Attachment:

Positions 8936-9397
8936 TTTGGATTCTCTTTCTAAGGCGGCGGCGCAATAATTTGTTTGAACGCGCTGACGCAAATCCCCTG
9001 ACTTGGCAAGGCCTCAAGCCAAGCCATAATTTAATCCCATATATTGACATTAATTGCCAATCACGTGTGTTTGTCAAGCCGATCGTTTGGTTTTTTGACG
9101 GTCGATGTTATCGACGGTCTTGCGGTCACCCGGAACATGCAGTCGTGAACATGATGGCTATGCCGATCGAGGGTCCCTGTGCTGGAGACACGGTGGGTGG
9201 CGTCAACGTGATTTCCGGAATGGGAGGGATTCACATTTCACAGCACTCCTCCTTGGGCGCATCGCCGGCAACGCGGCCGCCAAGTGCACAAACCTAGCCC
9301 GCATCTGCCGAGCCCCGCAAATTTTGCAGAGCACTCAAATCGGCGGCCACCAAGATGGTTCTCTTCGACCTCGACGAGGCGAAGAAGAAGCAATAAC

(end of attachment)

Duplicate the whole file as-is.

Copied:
Positions 8936-9397
8936 TTTGGATTCTCTTTCTAAGGCGGCGGCGCAATAATTTGTTTGAACGCGCTGACGCAAATCCCCTG
9001 ACTTGGCAAGGCCTCAAGCCAAGCCATAATTTAATCCCATATATTGACATTAATTGCCAATCACGTGTGTTTGTCAAGCCGATCGTTTGGTTTTTTGACG
9101 GTCGATGTTATCGACGGTCTTGCGGTCACCCGGAACATGCAGTCGTGAACATGATGGCTATGCCGATCGAGGGTCCCTGTGCTGGAGACACGGTGGGTGG
9201 CGTCAACGTGATTTCCGGAATGGGAGGGATTCACATTTCACAGCACTCCTCCTTGGGCGCATCGCCGGCAACGCGGCCGCCAAGTGCACAAACCTAGCCC
9301 GCATCTGCCGAGCCCCGCAAATTTTGCAGAGCACTCAAATCGGCGGCCACCAAGATGGTTCTCTTCGACCTCGACGAGGCGAAGAAGAAGCAATAAC